Recently our marketing team suggested that we should come up with official company mission and vision statements. I've always been a bit skeptical of this. Perhaps it reminds me too much of the TechCrunch Disrupt parody in the HBO series Silicon Valley, where every startup is "making the world a better place" in some vaguely ridiculous way.
On the other hand, in his classic book Good to Great, Jim Collins argues that a compelling vision, clearly articulated, separates great companies from the rest. So, I sat down to give some thought to what our vision statement might be.
To the uninitiated, it might even not be obvious what mission and vision statements are and why they are different. A bit of googling refreshed my memory: a mission statement is about how we approach our work on a daily basis. A vision statement is about the future and what impact we want the company to have over the long term.
I immediately felt an intuitive grasp of what our mission statement should be. We came up with the slogan "engineering exceptional experiences" a few years ago. It's a great encapsulation of what we feel makes Salsita special: our mission is to create world-class web and mobile experiences for our clients.
When I started to think about our vision, though, I got stuck. Aren't I supposed to say that we are somehow changing the world for the better? I think we make really great apps, but that claim would seem a bit rich to me unless we happen to be working on an app to help fight poverty, cure cancer, thwart climate change or similar. We mainly do B2B apps. While they are appreciated by our clients, the idea that we are saving the world seems as comical and spurious as in that Silicon Valley episode.
At the same time, if we formulate a vision closer to the reality of our daily work, it overlaps significantly with our putative mission statement. In that case, why do we need a separate vision statement at all?
My epiphany came as I researched the mission and vision statements of some companies I admire. Tesla, for example, has a laudable mission statement: to accelerate the world's transition to sustainable energy. Its vision, in a way, is more pedestrian: "to create the most compelling car company of the 21st century by driving the world’s transition to electric vehicles." It's not about saving the world. It's about the kind of company they would like to become.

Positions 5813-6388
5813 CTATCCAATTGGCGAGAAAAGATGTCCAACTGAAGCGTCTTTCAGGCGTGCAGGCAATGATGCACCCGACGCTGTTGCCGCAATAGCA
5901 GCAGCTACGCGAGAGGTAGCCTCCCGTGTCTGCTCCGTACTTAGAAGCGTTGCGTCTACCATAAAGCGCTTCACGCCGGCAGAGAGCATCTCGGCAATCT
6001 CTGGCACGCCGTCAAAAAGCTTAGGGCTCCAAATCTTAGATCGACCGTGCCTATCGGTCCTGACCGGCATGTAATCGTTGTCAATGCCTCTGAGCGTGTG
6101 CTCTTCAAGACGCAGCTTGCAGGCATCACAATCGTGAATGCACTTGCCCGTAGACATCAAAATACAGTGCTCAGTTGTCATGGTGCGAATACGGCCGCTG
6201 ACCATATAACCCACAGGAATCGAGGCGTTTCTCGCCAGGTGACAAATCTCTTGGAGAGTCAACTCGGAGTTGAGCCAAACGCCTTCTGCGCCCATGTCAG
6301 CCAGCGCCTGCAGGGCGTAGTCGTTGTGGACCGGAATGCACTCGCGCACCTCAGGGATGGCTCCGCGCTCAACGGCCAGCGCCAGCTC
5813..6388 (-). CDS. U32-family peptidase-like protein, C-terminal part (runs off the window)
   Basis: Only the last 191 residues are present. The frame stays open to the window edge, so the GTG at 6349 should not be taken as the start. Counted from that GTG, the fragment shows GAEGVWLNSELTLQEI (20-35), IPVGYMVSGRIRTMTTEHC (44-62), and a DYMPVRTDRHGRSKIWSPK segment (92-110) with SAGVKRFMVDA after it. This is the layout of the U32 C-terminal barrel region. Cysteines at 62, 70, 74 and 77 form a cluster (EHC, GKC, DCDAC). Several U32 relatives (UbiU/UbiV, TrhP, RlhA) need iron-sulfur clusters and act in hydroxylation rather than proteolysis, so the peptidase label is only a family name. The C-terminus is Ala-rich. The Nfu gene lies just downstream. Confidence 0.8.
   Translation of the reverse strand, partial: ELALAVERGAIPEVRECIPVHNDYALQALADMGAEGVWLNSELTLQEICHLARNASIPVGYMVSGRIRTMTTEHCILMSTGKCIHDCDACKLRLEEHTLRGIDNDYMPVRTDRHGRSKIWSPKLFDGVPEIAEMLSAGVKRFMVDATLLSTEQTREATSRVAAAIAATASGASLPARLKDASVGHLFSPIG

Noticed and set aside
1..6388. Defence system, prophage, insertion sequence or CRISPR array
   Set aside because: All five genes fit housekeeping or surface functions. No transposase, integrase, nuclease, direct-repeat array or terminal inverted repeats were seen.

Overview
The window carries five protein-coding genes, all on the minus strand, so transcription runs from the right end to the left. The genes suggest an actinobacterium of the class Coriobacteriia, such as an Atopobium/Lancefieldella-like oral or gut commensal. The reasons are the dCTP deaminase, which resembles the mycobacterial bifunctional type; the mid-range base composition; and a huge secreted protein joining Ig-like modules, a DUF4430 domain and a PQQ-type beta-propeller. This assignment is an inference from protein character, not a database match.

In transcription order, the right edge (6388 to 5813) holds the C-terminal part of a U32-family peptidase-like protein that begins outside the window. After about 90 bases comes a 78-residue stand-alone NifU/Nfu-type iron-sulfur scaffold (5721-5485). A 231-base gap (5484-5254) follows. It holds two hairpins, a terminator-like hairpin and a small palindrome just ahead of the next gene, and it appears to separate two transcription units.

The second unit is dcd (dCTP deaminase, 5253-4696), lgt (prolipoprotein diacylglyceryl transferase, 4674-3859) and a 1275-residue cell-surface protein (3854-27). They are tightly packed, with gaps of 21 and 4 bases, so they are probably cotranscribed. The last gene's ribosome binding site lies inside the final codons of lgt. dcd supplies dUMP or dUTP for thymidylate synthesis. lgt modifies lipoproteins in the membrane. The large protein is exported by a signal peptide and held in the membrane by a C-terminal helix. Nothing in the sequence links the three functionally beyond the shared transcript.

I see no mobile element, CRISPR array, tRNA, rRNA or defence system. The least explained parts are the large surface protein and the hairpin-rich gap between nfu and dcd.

Suddenly I realized: I do have a vision for Salsita, and it fits well into this template of what a corporate vision statement should be. Right now, we take on many types of mobile and app projects, provided they have the right scope, budget and technology stack. I would like over time to replace this technological focus with a business focus that is narrow enough for us to become the best in the world in that area. The first step, of course, is to figure out which types of solutions we want to focus on. The answer should be small enough to allow us to specialize but big enough to let us thrive and grow. Equally important, it must play to the strengths and experience of our team.
Options could be things like:
- Making slick mobile apps for the financial industry
- Providing modern back-office systems to healthcare providers
- Offering real-time map-based user interfaces to logistics and shopping companies
Obviously the range of possibilities is very broad and we'd want to pick one of these and stick to it. First we need to figure out what we want to focus on and then we need to become a leader in that area.
And that's our vision: "To become a world-beating software development agency by identifying a specific type of software solution for a specific industry vertical where we can focus our software development services and provide clear and demonstrable business value to our clients."
I can't say I've entirely lost my cynicism for these types of high-minded company statements. There is undeniable value, however, in articulating our long-term goals and communicating them in a clear and unambiguous way to our team. We've still got a long way to go, but with the right vision statement, at least we know where we are going.